Exploration Rover Mission
On February 5, 2004, Opportunity drove a few meters! It headed
toward the rock outcrop that very much interests scientist
in their search for signs of liquid water. The first drive
after egress executed perfectly, and it will soon drive two
more meters toward the nearest rock.
reached the ground around 9:05 pm PST on Saturday, January
24, 2004. Check
of the raw images taken by Opportunity so far. Opportunity
landed in a 20 meter diameter crater after bouncing around
on the surface during the successful EDL (known as Entry,
Descent, and Landing).
33 Sol. All of the communication problems, which were a result
of a software bug, have been fixed, and on February 5th, Spirit
was poised to drill into Adirondack!
began to experience what seemed to be very dire communication
problems with Spirit on January 22. However, after the incredible
efforts of the Mars rover team, the problem has been diagnosed
and the rover should be able to continue its scientific mission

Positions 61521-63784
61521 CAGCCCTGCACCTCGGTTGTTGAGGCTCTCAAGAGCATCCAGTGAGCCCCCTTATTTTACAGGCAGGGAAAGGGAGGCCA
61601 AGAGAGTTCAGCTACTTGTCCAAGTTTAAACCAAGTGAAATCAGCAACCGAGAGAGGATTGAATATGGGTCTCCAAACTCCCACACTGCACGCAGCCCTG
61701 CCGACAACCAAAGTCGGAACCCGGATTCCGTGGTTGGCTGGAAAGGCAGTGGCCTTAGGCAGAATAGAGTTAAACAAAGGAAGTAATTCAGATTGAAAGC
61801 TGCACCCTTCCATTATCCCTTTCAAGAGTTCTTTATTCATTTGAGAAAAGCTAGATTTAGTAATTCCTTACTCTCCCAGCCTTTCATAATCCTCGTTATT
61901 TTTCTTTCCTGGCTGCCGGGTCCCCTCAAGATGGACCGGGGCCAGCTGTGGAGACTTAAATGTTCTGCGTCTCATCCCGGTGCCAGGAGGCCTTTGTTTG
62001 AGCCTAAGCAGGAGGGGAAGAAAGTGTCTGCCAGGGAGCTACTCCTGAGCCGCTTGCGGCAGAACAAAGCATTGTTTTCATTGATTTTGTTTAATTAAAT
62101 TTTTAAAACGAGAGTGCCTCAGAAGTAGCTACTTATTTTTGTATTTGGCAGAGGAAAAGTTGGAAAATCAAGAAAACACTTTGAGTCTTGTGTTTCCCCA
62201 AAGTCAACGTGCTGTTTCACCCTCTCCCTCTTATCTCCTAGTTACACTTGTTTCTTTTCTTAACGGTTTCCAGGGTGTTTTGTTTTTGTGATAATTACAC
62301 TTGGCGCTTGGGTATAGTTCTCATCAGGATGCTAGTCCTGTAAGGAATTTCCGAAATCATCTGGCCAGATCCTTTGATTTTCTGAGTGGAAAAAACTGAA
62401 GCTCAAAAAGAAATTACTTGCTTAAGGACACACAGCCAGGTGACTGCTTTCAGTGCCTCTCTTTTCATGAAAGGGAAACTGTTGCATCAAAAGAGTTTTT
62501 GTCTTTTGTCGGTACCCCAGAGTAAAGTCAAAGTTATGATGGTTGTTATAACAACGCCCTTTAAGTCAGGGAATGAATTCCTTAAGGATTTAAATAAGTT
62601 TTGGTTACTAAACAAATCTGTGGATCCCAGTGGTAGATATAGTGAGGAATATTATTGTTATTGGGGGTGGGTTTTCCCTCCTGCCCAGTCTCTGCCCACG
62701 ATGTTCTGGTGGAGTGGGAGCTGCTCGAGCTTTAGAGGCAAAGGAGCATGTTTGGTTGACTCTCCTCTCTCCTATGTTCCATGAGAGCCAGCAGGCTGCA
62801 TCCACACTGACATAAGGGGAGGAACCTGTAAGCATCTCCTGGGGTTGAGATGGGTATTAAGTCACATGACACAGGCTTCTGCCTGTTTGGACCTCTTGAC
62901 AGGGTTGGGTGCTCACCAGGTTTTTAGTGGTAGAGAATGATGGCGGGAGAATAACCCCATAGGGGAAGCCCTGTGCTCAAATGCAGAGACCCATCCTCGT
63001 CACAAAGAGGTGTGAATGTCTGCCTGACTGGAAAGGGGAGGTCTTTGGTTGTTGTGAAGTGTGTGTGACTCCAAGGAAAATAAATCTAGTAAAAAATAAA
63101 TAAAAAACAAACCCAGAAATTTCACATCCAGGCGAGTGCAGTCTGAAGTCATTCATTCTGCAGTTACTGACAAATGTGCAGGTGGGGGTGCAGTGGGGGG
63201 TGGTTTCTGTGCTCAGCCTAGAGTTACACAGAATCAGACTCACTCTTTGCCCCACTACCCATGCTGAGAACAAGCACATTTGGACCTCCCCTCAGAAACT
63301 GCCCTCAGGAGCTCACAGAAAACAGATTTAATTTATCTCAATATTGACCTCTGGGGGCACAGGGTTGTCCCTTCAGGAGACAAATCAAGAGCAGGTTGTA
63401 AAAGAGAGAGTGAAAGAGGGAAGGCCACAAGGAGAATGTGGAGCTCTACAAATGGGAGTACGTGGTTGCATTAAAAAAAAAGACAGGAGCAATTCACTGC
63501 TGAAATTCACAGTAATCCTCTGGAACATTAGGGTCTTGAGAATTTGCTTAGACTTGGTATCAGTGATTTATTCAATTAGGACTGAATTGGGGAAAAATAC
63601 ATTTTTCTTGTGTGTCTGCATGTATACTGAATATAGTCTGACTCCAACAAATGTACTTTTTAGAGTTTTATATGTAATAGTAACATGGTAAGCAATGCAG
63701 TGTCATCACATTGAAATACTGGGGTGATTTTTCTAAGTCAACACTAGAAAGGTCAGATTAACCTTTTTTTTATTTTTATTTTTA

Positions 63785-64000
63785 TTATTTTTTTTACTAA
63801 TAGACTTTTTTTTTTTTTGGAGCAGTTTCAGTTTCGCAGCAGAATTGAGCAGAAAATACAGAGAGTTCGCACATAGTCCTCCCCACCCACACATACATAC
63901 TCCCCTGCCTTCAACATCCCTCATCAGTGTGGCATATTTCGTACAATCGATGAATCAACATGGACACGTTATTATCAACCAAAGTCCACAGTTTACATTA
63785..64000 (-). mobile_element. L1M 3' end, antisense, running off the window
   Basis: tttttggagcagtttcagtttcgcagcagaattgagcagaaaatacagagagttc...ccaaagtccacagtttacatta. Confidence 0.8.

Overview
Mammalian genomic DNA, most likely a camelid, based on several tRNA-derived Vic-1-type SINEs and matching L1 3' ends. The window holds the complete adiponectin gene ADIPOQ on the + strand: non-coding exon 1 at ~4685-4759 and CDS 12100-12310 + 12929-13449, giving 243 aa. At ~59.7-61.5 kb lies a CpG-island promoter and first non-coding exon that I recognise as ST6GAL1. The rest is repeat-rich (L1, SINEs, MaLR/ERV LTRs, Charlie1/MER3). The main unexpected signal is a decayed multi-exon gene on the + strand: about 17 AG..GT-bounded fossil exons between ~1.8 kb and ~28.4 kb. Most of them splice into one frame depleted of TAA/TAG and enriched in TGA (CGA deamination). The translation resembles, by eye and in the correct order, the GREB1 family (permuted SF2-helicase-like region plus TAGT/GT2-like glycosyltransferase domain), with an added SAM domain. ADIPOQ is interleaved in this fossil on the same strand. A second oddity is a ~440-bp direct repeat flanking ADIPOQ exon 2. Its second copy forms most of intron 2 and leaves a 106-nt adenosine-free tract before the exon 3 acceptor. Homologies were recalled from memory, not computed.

Looking for Signs of Past Water on Mars
Images from the Spirit mission
(Large download, 10 MB Movie)
the Mars Clock!
NASA Deep Space Network
- or DSN - is an international network of antennas that supports
interplanetary spacecraft missions and radio and radar astronomy
observations for the exploration of the solar system and the
universe. This is VERY IMPORTANT for the NASA rover missions.
Picture of the Day Current
of the Day Archive
you haven't tried it, download our 3D
Mars Spirit Rover Simulator (only 1.2 MB download).
This program requires a PC with a 3D accelerator card (most
newer computers will be easily equipped to handle the program).
Click on the link and then hit "Open". The simulator
will install on your computer! Check
out version notes here. Note: This software
and this website have no affiliation to NASA or JPL.
first drive! Soon it will reach the rocks shown below.
rock outcrop in Opportunity's landing location will give scientists
an amazing opportunity to look at potential sedimentary striations
that could be indicative of free standing and free flowing
water during some time in the past! Those rocks may also have
resulted from other physical activities, but the answer should
be clear once Opportunity is able to roll up to them and take
a close peek with its sensors.
a view of Mars we have never befor seen! Taken by Opportunity
during its first few Sols.
first Opportunity panorama, which is a composite of MANY images
the rover sent.
the first picture Spirit sent to Earth as engineerscontinue
to try to resolve file
management overflow bugs.
view of Spirit.
first view of its new home.
Spirit rover left its nest!
images courtesy NASA/JPL)